Exxon Mobil Makes $29B Bet On Natural Gas
Exxon Mobil, the world's largest publicly traded oil company, is making a $29 billion bet that pressure to curb climate change will mean natural gas - cleaner than coal and suddenly much easier to reach - will become a crucial source of U.S. power.
Exxon agreed to buy XTO Energy in an all-stock deal at a 25 percent premium, showing how eagerly a company that is among the most conservative in a conservative industry is jumping into the market for natural gas.
As negotiators haggled in Copenhagen over a global plan to curb carbon emissions, the deal suggested Exxon sees change coming for an energy source best known now for heating homes.
The deal announced Monday was also the largest for the U.S. energy sector in at least four years and Exxon's biggest acquisition since it bought Mobil Corp. for $75 billion in 1999.
The technology to unlock natural gas from tight rock formations has advanced so rapidly that energy experts have raised their estimates of how much fuel is available by 35 percent in just two years.
The emergence of massive supplies of natural gas in the U.S. coincides with the nation's focus on cutting emissions.
The newfound supply and looming climate legislation have been cited by utilities this year as they have shuttered old coal-fired power plants and scrapped plans to build new ones.
Climate legislation would put utilities in the crosshairs, and many are aggressively seeking new fuels like natural gas to minimize the economic hit.
"From the outside view, it does look like this move makes much more sense in a world where there's carbon policy because that ensures a growing market for natural gas," said Amy Jaffe, a fellow at the James A. Baker III Institute for Public Policy at Rice University.
Just this month, Progress Energy became the latest utility to announce it would close coal-fired power plants in favor of natural gas. Exxon Mobil expects global demand for gas to grow 50 percent by 2030.
"Natural gas is really well-suited to meet that growing power generation demand, both from the standpoint of its lower environmental impact, but also its capital efficiency and its flexibility," Exxon Mobil chairman and CEO Rex Tillerson told analysts on a conference call.
Through August, utilities used gas to generate 23 percent of the nation's electricity, up nearly three percentage points from last year. Coal's share was down about 13 percent.
XTO claims about 45 trillion cubic feet of gas, much of it trapped in tight shale formations. Technology developed over the past decade has made it much cheaper to pull natural gas from those formations.
Already on Monday, energy experts were laying odds as to which natural gas companies would be sold next, and which major oil companies might follow Exxon's lead by snapping them up.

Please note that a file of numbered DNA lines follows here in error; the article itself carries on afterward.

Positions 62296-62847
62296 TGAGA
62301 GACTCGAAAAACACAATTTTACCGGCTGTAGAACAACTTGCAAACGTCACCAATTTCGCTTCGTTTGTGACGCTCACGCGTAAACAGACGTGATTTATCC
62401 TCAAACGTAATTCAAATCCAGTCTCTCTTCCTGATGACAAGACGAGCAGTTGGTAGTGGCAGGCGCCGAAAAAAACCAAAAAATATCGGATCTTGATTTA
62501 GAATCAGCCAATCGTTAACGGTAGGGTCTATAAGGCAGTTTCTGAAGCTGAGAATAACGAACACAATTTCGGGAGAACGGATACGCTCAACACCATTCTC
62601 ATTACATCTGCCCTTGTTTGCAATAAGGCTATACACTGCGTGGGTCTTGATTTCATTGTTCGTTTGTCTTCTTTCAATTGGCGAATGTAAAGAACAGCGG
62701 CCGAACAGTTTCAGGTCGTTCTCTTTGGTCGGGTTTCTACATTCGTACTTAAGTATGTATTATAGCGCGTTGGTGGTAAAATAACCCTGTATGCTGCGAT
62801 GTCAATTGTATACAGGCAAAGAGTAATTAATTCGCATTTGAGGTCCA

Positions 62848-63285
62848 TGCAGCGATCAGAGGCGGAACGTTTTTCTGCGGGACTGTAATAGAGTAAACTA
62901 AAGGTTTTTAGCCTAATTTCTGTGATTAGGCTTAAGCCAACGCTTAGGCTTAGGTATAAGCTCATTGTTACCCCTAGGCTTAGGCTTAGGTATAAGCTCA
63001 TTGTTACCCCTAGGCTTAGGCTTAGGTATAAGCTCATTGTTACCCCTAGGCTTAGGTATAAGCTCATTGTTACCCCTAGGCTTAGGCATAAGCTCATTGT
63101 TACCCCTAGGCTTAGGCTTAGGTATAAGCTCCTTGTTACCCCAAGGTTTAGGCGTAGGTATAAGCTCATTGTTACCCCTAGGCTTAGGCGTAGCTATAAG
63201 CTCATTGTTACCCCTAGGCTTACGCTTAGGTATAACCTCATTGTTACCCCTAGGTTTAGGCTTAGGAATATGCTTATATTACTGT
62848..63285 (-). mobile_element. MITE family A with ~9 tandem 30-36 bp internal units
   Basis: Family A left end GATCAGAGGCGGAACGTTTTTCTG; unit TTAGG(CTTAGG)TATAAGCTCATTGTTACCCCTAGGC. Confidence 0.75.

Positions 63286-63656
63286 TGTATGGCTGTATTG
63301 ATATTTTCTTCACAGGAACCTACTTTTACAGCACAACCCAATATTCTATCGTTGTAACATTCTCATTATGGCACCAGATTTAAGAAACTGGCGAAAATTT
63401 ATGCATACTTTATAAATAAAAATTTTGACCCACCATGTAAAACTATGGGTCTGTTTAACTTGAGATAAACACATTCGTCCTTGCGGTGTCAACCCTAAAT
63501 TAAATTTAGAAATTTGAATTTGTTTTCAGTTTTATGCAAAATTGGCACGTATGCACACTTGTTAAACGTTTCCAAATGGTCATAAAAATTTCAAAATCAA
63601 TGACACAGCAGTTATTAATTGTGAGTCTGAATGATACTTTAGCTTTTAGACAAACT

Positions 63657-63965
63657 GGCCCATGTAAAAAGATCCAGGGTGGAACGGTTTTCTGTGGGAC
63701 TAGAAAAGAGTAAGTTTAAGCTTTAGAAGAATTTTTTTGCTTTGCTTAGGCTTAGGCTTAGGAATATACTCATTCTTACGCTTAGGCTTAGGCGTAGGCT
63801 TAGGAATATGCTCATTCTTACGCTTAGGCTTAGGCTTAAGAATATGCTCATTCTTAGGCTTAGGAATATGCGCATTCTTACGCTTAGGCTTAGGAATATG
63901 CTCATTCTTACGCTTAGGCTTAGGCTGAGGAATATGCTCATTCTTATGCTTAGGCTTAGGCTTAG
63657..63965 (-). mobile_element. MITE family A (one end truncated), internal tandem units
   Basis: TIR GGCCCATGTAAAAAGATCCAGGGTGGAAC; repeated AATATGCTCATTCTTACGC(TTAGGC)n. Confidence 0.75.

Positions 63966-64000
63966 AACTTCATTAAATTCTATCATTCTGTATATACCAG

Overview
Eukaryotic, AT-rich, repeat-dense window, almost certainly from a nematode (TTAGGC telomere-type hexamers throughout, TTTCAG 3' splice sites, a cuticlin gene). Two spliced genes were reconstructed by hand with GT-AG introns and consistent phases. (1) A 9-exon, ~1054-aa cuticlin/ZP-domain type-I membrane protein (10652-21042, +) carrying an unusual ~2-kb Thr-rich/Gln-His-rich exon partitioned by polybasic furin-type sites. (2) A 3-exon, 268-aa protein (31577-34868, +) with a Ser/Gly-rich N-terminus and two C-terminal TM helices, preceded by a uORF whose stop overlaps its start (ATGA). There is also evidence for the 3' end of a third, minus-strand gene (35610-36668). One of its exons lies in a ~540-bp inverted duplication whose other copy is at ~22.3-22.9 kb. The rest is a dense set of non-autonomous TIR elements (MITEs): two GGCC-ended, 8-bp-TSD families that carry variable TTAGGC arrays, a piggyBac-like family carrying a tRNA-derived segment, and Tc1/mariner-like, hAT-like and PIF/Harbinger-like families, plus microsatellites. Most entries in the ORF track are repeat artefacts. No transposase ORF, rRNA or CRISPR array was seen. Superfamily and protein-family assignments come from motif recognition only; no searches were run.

"Exxon is the group leader, and it sets the trend. I would expect more acquisitions in the next three to six months," said Fadel Gheit, senior energy analyst for Oppenheimer.
European oil companies are already cutting deals with Chesapeake Energy, one of the biggest independent U.S. natural gas companies. Companies like Royal Dutch Shell and Statoil want more exposure to natural gas fields in the U.S. and the technology to extract gas.
Potential targets include big natural gas companies like Chesapeake Energy, Devon Energy and Anadarko, Gheit said. Chesapeake Energy shares rose 6 percent in trading Monday morning and other companies saw shares rise as well.
Exxon is moving beyond the U.S. to ramp up natural gas production and last week gave the go-ahead for a $15 billion natural gas project in Papua New Guinea, a nation just north of Australia. The deal would position Exxon to provide energy to a fuel-hungry China.
Once the XTO deal closes, Exxon said it will establish a new organization to manage global development and production of so-called unconventional resources.
XTO's chairman and founder, Bob Simpson, said his company has the capability of developing the unconventional resources that have given North America more than 100 years' worth of natural gas supplies.
The deal was valued at about $31 billion based on Exxon's closing stock price Friday. Exxon shares fell nearly 5 percent on Monday, placing the deal's value closer to $29 billion.
Exxon, based in Irving, Texas, will issue about 0.7 shares of common stock for each common share of XTO, a 25 percent premium to XTO stockholders. Exxon will also assume $10 billion in XTO debt.
The deal values XTO's shares at $51.69, based on the closing price Friday. XTO shares rose $6.11, or 15 percent, to $47.60 in trading Monday. Exxon shares fell $3.41 to $69.42.
Simpson is one of the highest paid executives in the United States. His compensation last year was valued at $53.5 million. He retired as CEO of XTO, based in Fort Worth, Dallas, in 2008.